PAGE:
Tasmanian Trail - Geeveston to Dover

We're doing it! It feels great! Will it really end today?

Clear felling on the hills between Jones River camp and Dover.

Coming out of Geeveston toward the trail and just before the first morning climb. Despite the early hour, and the low distance travelled Macca's Giant decides to take a rest in the Autumn sunshine.
In the cleared forest the (in)famous five are snapped by stump cam. Notice how the bikes have been carefully stacked in their racks while the latte's are consumed.
Coming down into swearing Bob's plain. More button grass, shale, sandstone and silica. Lots of solitude, but reminders of man's activies (logging) are ever present. We never actaully found out what Bob was swearing about, most of our experience of the plain was great, but I suppose if you were tracking across the button grass without a path it would have been quite difficult. Steve did identify one issue to swear about, but then he shouldn't have stopped right on top of that bullant's nest, nor should he have stood on it!
Some more of the plain. Great riding!
At times, the trail runs through the dense bush, and the canopy meets overhead. Almost mystical riding. The width of these tunnels through the bush were no more than shoulder wide in places, really dark and you could lose the bike in front even though it was only a metre or two away. They were almost silent as well. Fine riding.
Trail marker, trail marker tell me what you mean? Notice the marker on the stump at the right. There's no tunnel mentioned in the guidebook. The riders are clearly unimpressed by the instruction to proceed down the wombat hole, so they decide once again to push their bikes up the side of a hill.
The trail markings get no clearer. There's 3 of them on this post. We were luck in that at least we knew where we were this time.
And Gary and Steve don't offer much help either! Fortunately the guidebook helped give the options meaning.
We still don't know who was more surprised as we rode up through the clearing - us or the foresters. We DO KNOW that they got on their radio and reported to the boss "You're not going to believe this but there are five cyclists coming up the road through the clearing we're about to burn." Toward the top, stump cam comes out again. Macca begins to wonder if carrying a tripod for the camera makes more sense and maybe would be lighter than lugging this stump with him everywhere? Maybe it explains why he is consistently at the back today.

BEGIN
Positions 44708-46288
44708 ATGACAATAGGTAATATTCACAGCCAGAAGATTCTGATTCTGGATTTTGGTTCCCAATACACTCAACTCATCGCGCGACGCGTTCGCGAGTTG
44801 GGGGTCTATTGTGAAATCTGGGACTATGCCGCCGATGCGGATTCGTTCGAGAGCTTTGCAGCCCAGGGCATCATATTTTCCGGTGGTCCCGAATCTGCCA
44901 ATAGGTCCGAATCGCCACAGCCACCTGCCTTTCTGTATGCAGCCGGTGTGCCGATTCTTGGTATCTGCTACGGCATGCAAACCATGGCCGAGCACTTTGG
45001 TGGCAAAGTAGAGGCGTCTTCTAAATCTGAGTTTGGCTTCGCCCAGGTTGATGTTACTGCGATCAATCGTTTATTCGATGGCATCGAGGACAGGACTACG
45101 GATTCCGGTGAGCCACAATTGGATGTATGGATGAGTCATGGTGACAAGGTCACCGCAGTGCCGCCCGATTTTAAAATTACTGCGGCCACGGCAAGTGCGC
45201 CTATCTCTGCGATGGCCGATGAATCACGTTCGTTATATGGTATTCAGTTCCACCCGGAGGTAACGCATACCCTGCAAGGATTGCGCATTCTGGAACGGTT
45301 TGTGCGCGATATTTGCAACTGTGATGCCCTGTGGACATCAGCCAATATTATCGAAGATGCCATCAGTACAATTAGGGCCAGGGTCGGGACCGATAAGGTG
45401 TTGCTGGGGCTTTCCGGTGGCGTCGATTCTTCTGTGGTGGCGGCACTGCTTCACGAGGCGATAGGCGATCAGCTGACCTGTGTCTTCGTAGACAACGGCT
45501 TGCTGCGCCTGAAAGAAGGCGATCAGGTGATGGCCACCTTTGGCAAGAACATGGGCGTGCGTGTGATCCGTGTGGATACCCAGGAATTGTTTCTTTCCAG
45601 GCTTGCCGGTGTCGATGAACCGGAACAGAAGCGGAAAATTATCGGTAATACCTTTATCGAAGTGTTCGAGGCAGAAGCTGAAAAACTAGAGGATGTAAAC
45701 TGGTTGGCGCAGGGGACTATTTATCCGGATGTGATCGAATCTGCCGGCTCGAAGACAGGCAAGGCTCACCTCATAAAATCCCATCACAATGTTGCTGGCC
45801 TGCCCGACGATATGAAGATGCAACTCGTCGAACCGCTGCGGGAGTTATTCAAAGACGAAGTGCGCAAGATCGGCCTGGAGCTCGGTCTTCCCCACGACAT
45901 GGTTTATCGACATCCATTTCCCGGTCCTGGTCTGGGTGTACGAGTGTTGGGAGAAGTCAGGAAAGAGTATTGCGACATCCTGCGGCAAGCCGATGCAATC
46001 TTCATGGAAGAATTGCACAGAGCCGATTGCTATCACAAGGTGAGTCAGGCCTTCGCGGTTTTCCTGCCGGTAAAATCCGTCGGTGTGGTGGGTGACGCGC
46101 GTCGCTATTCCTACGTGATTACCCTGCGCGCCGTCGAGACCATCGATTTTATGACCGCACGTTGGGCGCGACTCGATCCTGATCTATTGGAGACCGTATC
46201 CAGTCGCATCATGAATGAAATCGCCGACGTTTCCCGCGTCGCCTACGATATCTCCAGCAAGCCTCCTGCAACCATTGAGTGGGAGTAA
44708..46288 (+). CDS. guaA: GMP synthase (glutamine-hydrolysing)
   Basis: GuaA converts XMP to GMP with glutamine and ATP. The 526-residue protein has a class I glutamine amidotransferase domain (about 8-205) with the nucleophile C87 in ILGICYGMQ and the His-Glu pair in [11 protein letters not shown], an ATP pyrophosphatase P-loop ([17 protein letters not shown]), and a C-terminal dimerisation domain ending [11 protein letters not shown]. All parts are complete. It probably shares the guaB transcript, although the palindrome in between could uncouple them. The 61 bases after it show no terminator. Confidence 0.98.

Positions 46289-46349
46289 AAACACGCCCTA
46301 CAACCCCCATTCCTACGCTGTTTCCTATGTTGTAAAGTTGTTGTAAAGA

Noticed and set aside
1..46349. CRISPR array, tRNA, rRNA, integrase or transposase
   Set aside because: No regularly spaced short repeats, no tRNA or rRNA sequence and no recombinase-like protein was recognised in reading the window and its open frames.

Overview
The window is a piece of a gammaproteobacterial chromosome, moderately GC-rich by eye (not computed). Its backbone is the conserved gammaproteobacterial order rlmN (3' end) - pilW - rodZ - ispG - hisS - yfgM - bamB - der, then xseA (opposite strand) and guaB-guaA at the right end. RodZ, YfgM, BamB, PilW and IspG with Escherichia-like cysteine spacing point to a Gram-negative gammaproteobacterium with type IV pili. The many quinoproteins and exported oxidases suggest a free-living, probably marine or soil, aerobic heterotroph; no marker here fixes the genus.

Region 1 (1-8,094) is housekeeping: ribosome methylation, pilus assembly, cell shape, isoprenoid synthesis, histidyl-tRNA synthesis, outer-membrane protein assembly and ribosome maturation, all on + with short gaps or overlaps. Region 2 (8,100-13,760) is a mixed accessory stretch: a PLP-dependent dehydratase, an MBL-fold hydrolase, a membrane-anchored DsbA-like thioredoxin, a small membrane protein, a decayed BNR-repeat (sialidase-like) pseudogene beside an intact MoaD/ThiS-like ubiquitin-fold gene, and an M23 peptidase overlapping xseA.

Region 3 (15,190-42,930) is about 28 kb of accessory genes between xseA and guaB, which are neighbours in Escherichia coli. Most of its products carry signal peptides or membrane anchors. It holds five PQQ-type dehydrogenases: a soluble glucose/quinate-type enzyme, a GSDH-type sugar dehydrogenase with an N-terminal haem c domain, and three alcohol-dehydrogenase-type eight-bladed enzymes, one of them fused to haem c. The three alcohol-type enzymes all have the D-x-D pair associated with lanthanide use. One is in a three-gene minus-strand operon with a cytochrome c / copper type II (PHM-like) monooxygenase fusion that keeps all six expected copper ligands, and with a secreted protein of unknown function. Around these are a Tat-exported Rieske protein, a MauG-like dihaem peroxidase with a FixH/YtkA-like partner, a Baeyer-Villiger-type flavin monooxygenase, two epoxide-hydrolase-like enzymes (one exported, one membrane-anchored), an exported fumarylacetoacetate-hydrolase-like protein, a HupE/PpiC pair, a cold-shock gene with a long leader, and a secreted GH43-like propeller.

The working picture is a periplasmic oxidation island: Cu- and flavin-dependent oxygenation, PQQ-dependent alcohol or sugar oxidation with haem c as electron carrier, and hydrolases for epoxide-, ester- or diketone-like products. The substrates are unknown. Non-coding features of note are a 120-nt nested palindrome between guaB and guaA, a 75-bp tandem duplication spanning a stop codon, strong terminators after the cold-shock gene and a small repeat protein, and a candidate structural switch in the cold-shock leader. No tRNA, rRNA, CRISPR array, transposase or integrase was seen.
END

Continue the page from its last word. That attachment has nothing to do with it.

And we really didn't appreciate what "lighting up the forest meant, otherwise we may have stayed to watch.

Our first glimpses of the D'Entrecasteaux Channel right near Dover. Maybe we are going to complete this ride this time?
The guide book says to turn left at the tower? What sort of tower? Another logging tower? A fire watching tower? A castle tower? A water tower? Nope, wrong again. Ah ha, it's a radio tower. We shouldn't really have worried about being confused about the finding the tower. There aren't many towers about this far from the city.
Just past the tower, looking out over the top of the town to the channel. Still can't see the town though. Funny how no-one really wants to break the spell and ride down to the end. This was really the way to finish the trail hell of a view and it just bursts out in front of you.
Once again, our trusty support crew are on time and on location. Is that a smudge of smoke they see on the horizon?
Looks like it was.
And so it ends. Steve and Andrew ceremoniously dip their wheels in the sea at Dover.
Um, about that burn.....
Oh, I see, nothing to worry about. The sky is always this colour a couple of hours before sunset, and the smell of smoke is completely natural.

Day 6